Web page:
Thursday, January 28, 2016

Yosemite: Snowshoe To Dewey Point

Dale Matson

Click On Photographs To Enlarge
View From Dewey Point

Trailhead Badger Pass, Beginning altitude about 7,200’, 750’ ascent, distance about 8 miles round trip, 5-6 hours

This trip can be done faster on c.c. Skis but it is not a trip I would recommend for a novice skier. The last 1.5 miles to Dewey Point has some steep ups and downs. Dewey Point was named after Admiral George Dewey the only person ever named “Admiral of the Navy”.

We did this as a day trip from Fresno, which made for a long 10-hour day. The first mile is on the groomed snow of Glacier Point Road. Dewey Point can be done as a loop hike combining the more difficult trail #14 and trail #18. We chose to hike trail #18 as an out and back. Trail #14 begins near the top of the first climb before Summit Meadow. Trail #18 begins just past the potties on the other side of Summit Meadow. The initial part of the route is through beautiful meadows and crosses an unnamed creek.

The temperature was moderate but the light was flat, which made for poor photographs of even the view from the point. It was fortunate for us that several pilgrims had preceded us. The trail was packed and evident. This is not an official mapped trail on topographical maps but the route is marked with yellow metal flags and triangles on the trees.

The #18 trail eventually joins the #14 trail before reaching Dewey Point. The trail actually crosses the mapped Pohono Trail (14 miles), which runs along the south rim of the canyon from the Wawona Tunnel to Glacier Point. As we were about to leave the flat meadow area, Josh Helling came flying by on backcountry skis. He is a Yosemite guide, adventurer and cinematographer. I usually see him at the beginning of the annual Nordic Holiday race. I introduced him to my wife and friends. He is the usual winner of the 17K classic on Saturday. Here is a little more about him.

When we arrived, the vista was as wonderful as I remembered it on two previous visits. I used a Sony A7R2 with Sony Zeiss 24-70mm f4 and 16-35mm f4 lenses. The 16-35 lens was probably a bad choice because I was not close enough to the features. Perhaps a 70-200mm lens would have been a better choice. The light was poor and flat but the lunch break had a world-class view. Since this was during the week, we only had a few other folks there.

On the trip back, once we got back to the flatter part of the return trail, we lashed our snowshoes to the back of our daypacks and walked the trail using our trekking poles. It was easier on tired legs with less weight on our boots.
Of course, we had to stop at the Wawona Store for treats on the way back to Fresno, after a 3,500-calorie effort!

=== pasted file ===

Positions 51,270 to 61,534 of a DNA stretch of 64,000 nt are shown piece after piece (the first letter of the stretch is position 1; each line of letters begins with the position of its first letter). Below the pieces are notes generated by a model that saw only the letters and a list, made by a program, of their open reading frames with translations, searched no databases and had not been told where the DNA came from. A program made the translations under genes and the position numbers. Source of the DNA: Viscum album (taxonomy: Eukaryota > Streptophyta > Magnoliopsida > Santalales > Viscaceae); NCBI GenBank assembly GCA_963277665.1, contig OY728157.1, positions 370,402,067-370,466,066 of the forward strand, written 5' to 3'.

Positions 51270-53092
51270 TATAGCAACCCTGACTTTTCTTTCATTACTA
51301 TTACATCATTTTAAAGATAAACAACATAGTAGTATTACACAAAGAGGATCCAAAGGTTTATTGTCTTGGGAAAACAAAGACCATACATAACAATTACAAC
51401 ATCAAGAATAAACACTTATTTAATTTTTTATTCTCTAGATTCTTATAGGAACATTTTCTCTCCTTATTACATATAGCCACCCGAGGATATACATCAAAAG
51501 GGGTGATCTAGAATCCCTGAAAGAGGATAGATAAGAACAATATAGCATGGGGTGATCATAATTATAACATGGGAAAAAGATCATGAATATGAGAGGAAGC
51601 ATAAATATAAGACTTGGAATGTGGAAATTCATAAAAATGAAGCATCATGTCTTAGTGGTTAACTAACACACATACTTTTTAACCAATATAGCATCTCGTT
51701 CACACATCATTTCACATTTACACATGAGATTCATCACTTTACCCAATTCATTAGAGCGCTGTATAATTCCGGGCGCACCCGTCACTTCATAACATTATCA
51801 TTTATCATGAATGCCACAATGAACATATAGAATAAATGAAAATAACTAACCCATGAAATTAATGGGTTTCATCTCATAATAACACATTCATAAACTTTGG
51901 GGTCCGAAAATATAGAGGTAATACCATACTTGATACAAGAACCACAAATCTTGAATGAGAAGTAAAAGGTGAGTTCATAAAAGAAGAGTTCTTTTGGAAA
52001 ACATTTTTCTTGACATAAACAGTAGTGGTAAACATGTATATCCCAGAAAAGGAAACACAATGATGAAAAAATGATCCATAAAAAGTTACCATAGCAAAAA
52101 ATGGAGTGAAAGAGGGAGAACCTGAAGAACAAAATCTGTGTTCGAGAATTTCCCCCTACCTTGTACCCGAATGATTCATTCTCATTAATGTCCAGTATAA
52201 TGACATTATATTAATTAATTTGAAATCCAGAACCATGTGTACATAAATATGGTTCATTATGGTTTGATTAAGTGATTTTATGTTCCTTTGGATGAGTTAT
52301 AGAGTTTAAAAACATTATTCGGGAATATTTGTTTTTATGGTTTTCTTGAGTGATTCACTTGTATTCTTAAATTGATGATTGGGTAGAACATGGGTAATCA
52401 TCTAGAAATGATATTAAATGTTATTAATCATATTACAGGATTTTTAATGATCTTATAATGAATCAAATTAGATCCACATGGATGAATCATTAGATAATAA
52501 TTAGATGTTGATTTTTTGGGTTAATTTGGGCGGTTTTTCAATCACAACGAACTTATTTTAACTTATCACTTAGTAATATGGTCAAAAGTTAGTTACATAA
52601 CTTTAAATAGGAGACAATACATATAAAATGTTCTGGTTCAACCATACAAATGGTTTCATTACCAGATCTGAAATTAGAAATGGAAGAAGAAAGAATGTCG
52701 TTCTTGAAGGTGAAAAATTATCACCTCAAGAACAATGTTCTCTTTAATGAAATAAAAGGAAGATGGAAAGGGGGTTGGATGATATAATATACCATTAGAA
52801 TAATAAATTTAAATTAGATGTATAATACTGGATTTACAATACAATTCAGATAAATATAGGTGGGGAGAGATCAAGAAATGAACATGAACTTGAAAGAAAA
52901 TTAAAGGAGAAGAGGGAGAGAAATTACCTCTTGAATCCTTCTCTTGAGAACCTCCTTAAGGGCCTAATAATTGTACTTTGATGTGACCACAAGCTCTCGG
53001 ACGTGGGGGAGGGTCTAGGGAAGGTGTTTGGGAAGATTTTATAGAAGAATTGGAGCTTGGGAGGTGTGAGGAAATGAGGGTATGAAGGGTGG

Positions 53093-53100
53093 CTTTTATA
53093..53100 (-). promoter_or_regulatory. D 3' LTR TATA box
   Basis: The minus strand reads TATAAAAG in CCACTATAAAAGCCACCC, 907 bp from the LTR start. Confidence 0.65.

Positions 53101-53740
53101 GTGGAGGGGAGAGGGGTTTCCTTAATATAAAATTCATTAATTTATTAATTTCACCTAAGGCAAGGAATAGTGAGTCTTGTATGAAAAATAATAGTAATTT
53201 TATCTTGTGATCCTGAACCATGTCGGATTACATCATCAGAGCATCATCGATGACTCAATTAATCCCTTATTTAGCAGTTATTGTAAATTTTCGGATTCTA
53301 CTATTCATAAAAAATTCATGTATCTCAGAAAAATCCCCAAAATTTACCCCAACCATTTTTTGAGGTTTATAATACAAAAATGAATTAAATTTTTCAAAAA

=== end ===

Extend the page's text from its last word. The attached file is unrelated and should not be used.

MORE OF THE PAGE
The Ladies By The Beginning Of Trail #14
 It Is So Good To See This Amount Of Snow Again
 Leaving Glacier Point Road

 Half Dome And Cloud's Rest Top And Left Of Center

 El Capitan
 Merced River And Road

 Lunch Break

Map Of Route From Suunto Ambit 2
There is a YouTube version here:   

Friday, January 15, 2016

Balsam Forebay Snow Park

Dale Matson

Click On Photographs To Enlarge

For additional information I have a summer posting on the Balsam Forebay here:

As you head up Highway 168 past Shaver Lake toward Huntington Lake, the first of several snow parks will be on the left. It is about 6,800’ in elevation and generally has less snow than the higher parks at Tamarack and Coyote. It also has a much smaller parking area and is congested on the weekends. A daily or seasonal parking permit is required. There are a number of places in Shaver Lake that sell them. The snow sledding is near the parking and extends down the trail that leads to the Forebay.

It is located in the Sierra National Forest on land owned by Southern California Edison. There is an access road for Edison personnel only. We made a loop of our hike walking out on the road. Edison keeps it plowed to provide access to their building and equipment on the far side of the Forebay.

The lake was frozen over when we arrived on snowshoes. The snow was too crusty and icy for skis. While it is less than a mile from the parking area few folks ever venture this far and it is not practical/possible when the snow accumulates over the course of the winter. We uncovered a picnic table and sat on top for our lunch. The rest of the picnic table was buried in snow.

I looked for the resident Osprey who was not to be found. I brought my heavy 400mm lens just in case but only took a photograph of the empty nest. I imagine if the Osprey is around it is fishing in open water at Shaver Lake. The nest is evident at the top of a tall evergreen. It saw the tracks of a larger animal in the snow at the bottom of the dam but could not determine what they were from up above.

We were by ourselves and the untracked pristine snow on a sunny day was renewing. It is such a pleasure to dial back the pace of life. What a blessing it is to have such beauty and wilderness so close with good access. Thank you Southern California Edison for making this area available to the public.

 Tracks Below Dam

 Not To Be Confused With The Shaver Lake Sasquatch

 Nest Tree With Broken Top

 Pottie Facility At The Forebay 

 Plowed Area On Return Loop
Shaver Lake